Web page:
United States District Court, E.D. Michigan, Southern Division
VICTORIA A. ROBERTS, District Judge.
Defendants Marcus Freeman ("Freeman") and Christopher Scott ("Scott") filed a joint motion to exclude expert testimony regarding certain cell site location information or in the alternative a Daubert hearing.
The Motion is DENIED.
Freeman and Scott are charged in a second superceding indictment with Conspiracy to Use Interstate Commerce Facilities in the Commission of a Murder for Hire in violation of 18 U.S.C. § 1958. Freeman is separately charged with Obstruction of Justice by Retaliating Against a Witness under 18 U.S.C. § 1513(b)(1). These charges stem from the murder of Leonard Day ("Day"). In short, while in Ohio, Day allegedly stole a large amount of money and jewelry from Co-Defendant Roy West ("West") and fled to Detroit. West allegedly enlisted others, including Freeman and Scott, to find Day and kill him. Day was later murdered in Detroit.
Freeman and Scott were previously tried for theses offenses. Scott has been tried twice: the first trial ended in a hung jury and the second trial resulted in a conviction that was later vacated. Freeman was tried and convicted; however, his conviction was vacated on appeal.
The Government plans to call FBI Special Agent Christopher Hess ("Agent Hess") to testify about the general location of a cell phone ("target phone") allegedly used by the Defendants.
During previous trials, Hess testified that certain phone calls made or received by the target phone on December 17, 2005 through December 20, 2005, the day of Day's killing, were made and received while the phone was in the vicinity of the scene of Day's killing. Hess based this testimony on the target phone call detail records from Nextel and GPS location data from Nextel cell sites.
In particular, Hess testified that from December 17, 2005, to December 20, 2005, the target phone signaled more than 30 times off the northeast sector of Nextel cellular tower XXXXXXXXX ("Tower 4182"). Hess estimated that the coverage range of a urban cell site like Tower 4182 was 1.5-2 miles, spreading out to the northeast of the tower in an approximate 120 degree pie shape pattern. Hess measured the direction and distance from the scene of Day's killing to Tower 4182, which was one mile northeast, and determined the murder scene was within the proposed coverage range of Tower 4182.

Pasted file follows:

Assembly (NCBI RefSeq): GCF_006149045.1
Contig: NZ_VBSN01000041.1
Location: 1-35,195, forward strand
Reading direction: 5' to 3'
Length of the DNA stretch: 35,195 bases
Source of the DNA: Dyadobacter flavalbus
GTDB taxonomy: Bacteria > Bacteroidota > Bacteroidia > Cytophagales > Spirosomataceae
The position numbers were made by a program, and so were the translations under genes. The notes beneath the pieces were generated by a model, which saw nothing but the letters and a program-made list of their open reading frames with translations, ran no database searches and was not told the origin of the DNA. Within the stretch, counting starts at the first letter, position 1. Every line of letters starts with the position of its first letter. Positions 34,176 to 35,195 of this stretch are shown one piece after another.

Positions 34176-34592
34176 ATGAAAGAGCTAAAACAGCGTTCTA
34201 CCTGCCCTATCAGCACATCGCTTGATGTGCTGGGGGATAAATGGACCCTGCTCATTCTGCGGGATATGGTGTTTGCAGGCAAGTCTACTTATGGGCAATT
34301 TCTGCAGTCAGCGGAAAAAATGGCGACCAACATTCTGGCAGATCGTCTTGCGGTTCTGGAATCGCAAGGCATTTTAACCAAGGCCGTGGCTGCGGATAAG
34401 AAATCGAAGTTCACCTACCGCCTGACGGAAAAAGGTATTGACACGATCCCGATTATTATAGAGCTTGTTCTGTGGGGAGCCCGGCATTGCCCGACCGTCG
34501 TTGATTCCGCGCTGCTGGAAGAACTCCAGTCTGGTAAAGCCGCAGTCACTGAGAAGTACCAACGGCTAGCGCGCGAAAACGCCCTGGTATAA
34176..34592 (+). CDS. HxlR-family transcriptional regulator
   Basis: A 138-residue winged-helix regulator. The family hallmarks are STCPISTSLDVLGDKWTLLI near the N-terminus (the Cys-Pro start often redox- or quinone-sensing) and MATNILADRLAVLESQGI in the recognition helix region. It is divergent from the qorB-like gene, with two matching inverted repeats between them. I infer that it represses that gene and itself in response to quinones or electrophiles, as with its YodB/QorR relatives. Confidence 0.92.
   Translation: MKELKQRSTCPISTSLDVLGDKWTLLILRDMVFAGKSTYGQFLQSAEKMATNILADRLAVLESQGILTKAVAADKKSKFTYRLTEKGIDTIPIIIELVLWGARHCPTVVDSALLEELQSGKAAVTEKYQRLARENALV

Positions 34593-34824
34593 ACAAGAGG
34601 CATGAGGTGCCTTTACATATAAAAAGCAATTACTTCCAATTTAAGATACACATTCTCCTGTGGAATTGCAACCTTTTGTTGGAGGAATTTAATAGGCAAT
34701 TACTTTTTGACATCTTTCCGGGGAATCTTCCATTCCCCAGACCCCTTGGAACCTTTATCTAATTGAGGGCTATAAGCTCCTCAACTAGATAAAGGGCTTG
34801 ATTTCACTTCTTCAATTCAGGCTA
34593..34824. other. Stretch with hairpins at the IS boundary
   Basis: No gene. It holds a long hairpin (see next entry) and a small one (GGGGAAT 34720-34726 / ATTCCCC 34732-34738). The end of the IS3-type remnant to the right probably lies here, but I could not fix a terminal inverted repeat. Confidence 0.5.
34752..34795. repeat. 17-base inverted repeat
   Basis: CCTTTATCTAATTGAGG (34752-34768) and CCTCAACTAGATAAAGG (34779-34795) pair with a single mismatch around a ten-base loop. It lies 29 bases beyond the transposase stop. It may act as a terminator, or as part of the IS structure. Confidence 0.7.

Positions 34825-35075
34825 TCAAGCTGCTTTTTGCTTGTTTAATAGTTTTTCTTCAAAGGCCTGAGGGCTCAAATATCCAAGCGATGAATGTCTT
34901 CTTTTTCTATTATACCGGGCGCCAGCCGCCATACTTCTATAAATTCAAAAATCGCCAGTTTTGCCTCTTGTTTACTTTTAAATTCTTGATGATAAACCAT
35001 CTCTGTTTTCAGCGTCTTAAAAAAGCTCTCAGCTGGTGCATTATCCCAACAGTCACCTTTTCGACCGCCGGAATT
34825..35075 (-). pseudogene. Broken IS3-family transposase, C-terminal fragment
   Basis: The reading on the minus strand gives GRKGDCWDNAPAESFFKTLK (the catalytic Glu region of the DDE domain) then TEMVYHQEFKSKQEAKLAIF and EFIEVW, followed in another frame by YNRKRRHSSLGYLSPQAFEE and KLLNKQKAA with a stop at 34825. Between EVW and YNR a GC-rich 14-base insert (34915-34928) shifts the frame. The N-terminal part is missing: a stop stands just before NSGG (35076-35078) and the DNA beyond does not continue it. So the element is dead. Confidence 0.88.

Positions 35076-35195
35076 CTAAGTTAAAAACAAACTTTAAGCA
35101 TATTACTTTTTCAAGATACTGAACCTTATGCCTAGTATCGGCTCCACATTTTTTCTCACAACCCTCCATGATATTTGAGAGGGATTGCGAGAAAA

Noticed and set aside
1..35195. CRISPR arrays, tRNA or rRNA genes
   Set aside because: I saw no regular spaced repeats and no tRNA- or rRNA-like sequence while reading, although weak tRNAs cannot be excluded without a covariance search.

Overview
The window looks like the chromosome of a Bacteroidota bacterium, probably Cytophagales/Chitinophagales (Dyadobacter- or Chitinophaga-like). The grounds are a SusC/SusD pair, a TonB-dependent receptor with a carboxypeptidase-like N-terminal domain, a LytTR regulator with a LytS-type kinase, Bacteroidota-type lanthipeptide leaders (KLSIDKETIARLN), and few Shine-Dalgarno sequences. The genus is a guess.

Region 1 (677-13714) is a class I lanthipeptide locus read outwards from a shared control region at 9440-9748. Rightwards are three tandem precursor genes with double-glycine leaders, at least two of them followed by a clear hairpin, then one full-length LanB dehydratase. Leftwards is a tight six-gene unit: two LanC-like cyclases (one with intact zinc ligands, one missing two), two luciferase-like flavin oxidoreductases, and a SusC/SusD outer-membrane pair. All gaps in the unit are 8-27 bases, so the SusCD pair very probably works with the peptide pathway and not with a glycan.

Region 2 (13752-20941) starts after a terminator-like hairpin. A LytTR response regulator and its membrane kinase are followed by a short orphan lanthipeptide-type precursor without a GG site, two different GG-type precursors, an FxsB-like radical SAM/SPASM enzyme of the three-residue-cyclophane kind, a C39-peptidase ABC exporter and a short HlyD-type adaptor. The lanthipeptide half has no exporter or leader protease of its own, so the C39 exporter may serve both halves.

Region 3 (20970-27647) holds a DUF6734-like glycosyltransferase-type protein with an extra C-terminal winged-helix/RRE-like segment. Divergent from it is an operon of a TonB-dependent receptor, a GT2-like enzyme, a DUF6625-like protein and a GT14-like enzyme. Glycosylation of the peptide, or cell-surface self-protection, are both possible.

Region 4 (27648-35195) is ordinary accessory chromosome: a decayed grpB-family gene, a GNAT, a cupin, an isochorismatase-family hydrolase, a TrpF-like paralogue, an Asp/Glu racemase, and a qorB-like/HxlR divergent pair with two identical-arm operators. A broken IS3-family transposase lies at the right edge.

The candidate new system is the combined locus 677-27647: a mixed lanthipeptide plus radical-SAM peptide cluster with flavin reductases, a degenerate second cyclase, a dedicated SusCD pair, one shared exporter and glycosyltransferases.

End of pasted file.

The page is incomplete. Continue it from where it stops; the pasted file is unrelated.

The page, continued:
Hess based this testimony on the target phone call detail records from Nextel and GPS location data from Nextel cell sites. Hess did not use propagation reports or engineering surveys to estimate the coverage areas. However, Hess did visit Tower 4182's location and look for manmade and topographical features that could interfere with the tower's signal.
Defendants seek to exclude Agent Hess' testimony. They say it is unreliable and irrelevant. Specifically, Defendants challenge Agent Hess' opinion that Tower 4182's coverage can be estimated within a 120 degree pie shaped arc extending 1.5 to 2 miles from the tower. Defendants say Hess did not use propagation maps that depict the tower's coverage or conduct a geographic survey of the coverage area. Defendants also say Hess did not take into account factors that impact the coverage range of a cell tower.
The Government disagrees. It says Agent Hess used a common methodology and reliable principles.
III. STANDARD OF REVIEW
Federal Rule of Evidence 702 and Daubert v. Merrell Dow Pharmaceuticals, Inc., 509 U.S. 579 (1993) guide a court's determination of the admissibility of expert testimony. Rule 702 says:
A witness who is qualified as an expert by knowledge, skill, experience, training, or education may testify in the form of an opinion or otherwise if: (a) the expert's scientific, technical, or other specialized knowledge will help the trier of fact to understand the evidence or to determine a fact in issue; (b) the testimony is based on sufficient facts or data; (c) the testimony is the product of reliable principles ...